In a multi-year study with profound implications for the fields of evolutionary biology, genetics and psychology, a team of UMBC scientists has determined that squirrels living on the university's Baltimore County campus possess extraordinary intelligence and motor skills. The findings, to be published simultaneously in Nature and Modern Rodent, include evidence that UMBC squirrels are capable of communicating and remembering complex messages, making and executing plans, completing arithmetic calculations, and anticipating the movements of UMBC's human population.
In one remarkable episode, two of the study's authors observed 18 squirrels crouching together near a campus eatery. When one squirrel raised a front paw and blinked, the others immediately fanned out and launched a raid that netted 2.6 pounds of pastry, french fries and other discarded foodstuffs. A message was later found scrawled in the dirt where the squirrels had been crouching: "Meat heer at nun." The scientists were unable to determine the message's source.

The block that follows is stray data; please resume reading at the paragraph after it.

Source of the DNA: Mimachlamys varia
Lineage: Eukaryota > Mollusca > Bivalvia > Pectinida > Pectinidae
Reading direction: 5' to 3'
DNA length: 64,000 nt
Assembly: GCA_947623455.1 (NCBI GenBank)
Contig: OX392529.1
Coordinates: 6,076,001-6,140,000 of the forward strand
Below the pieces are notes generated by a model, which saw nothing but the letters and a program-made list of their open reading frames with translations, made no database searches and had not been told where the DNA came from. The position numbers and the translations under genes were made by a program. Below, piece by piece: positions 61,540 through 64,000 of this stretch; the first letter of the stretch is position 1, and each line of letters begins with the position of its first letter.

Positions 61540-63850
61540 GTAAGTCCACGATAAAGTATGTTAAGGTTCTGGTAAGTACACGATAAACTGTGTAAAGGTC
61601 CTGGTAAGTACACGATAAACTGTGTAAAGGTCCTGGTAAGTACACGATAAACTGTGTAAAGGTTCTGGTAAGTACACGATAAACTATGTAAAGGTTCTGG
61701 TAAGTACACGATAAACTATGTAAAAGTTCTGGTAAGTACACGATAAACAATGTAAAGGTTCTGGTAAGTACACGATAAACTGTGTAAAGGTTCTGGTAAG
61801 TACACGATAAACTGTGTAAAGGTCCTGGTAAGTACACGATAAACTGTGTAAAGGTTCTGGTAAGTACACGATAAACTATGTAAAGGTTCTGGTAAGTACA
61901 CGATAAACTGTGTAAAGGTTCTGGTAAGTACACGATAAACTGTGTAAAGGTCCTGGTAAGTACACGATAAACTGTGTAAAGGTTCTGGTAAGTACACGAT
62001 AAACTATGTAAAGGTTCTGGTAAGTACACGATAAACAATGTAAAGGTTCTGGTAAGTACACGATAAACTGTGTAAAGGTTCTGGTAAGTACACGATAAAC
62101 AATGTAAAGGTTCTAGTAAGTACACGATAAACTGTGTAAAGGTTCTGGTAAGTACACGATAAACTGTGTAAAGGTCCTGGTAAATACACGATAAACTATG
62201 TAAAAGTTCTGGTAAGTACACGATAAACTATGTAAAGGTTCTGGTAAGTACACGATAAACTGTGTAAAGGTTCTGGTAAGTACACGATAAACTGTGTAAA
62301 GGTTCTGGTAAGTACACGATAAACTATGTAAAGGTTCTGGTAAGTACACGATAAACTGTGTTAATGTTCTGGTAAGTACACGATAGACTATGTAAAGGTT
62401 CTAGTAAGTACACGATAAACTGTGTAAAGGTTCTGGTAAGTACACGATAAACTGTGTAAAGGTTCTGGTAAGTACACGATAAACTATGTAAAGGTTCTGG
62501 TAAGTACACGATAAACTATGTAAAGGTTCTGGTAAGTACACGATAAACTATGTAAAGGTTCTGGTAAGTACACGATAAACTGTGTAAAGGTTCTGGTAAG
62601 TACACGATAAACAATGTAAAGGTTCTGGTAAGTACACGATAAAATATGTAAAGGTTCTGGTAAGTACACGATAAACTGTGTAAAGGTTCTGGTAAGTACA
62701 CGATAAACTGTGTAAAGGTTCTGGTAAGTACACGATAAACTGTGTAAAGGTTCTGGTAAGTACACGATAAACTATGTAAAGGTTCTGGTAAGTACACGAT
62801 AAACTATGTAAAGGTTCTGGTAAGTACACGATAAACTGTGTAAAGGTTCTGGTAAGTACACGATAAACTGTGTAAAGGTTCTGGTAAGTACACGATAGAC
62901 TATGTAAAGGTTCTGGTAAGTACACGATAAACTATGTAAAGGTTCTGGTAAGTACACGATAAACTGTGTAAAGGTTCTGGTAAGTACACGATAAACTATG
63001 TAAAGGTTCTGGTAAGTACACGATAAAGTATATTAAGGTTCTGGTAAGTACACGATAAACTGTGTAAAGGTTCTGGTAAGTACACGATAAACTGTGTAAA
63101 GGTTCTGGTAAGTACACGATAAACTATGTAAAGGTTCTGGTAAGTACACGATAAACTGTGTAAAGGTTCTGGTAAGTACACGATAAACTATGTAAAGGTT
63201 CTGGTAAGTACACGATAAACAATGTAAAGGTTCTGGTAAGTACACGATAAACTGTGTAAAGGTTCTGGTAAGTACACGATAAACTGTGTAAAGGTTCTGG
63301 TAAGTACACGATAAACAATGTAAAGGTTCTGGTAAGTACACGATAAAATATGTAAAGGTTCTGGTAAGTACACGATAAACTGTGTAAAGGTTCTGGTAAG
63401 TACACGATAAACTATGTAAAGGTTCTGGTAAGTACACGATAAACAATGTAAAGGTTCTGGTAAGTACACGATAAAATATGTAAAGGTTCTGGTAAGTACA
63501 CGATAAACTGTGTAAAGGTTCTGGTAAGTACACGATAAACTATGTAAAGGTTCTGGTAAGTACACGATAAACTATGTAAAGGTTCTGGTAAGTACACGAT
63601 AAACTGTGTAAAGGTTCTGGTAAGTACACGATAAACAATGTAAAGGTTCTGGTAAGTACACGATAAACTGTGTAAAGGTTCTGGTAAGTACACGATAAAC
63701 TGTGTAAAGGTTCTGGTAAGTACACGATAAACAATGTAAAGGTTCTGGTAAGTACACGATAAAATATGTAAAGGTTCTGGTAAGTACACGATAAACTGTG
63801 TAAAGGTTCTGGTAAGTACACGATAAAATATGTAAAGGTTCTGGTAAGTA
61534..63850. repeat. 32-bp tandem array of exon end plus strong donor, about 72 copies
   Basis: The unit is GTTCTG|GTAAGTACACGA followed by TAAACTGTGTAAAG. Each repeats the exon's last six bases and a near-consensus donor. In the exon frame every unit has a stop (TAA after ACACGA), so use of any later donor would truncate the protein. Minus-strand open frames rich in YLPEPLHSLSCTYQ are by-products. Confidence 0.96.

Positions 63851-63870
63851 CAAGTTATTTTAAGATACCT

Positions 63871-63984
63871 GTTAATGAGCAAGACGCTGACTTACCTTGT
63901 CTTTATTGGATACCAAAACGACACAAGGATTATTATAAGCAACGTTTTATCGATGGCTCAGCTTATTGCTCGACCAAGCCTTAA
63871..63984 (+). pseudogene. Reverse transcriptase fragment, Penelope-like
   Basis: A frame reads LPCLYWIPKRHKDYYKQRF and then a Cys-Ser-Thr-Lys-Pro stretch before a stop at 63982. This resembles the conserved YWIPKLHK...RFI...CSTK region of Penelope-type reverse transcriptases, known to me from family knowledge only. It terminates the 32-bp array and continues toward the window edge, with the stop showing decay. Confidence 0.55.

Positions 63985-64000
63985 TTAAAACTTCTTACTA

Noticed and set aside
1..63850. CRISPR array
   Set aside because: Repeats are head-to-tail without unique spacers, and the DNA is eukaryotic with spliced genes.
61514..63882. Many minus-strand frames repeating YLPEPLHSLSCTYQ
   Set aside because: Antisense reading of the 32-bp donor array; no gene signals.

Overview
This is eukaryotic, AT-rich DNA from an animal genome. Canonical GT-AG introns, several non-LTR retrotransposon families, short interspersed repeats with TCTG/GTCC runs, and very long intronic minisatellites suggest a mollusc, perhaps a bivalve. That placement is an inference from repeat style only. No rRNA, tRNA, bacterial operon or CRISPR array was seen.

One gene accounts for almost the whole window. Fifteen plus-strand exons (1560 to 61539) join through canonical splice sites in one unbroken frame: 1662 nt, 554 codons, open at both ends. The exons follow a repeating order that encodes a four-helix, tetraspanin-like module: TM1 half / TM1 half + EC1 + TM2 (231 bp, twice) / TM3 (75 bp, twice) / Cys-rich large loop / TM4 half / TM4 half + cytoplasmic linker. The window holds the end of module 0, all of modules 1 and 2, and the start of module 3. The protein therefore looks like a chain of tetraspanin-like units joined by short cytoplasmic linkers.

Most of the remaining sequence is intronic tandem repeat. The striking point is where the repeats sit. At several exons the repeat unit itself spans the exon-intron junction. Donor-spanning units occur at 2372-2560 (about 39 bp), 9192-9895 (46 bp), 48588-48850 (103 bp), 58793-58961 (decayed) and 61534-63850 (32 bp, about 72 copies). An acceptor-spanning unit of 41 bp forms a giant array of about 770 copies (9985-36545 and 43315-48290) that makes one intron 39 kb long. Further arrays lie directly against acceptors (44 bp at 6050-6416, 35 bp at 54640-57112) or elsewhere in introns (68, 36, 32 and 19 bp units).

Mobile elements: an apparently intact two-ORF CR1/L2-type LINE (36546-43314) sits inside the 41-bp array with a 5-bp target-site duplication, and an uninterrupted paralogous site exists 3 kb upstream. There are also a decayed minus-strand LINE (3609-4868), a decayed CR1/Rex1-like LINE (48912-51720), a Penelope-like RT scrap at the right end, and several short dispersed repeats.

"Everyone at UMBC knows that you walk out of Chick-fil-A at lunchtime at your own peril," observed Dr. Kyra Milgram, a biologist and the research team's leader. "We had heard rumors of organized squirrel activity for years. But the specific inspiration for this study came from an informal faculty meeting at Starbucks. Colleagues sitting near a window swore they saw two squirrels playing catch with a Chick-fil-A nugget. One professor claimed to have heard chirping that sounded exactly like Cee Lo Green's 'Forget You,' which is really shocking when you realize that the song was not even popular yet."
The research team conducted extensive observations of squirrels at other universities in the region and found no evidence of elevated intelligence. Meanwhile, UMBC's squirrels have been seen moving pieces of trash in what the scientists have concluded are essentially elaborate games of chess. But the campus appears to have no squirrel football team.
Co-Create UMBC is a blog for and about UMBC, written by David Hoffman and Craig Berger from the Office of Student Life. Join the Co-Create UMBC group on MyUMBC. Like Co-Create UMBC on Facebook. And follow David and Craig on Twitter.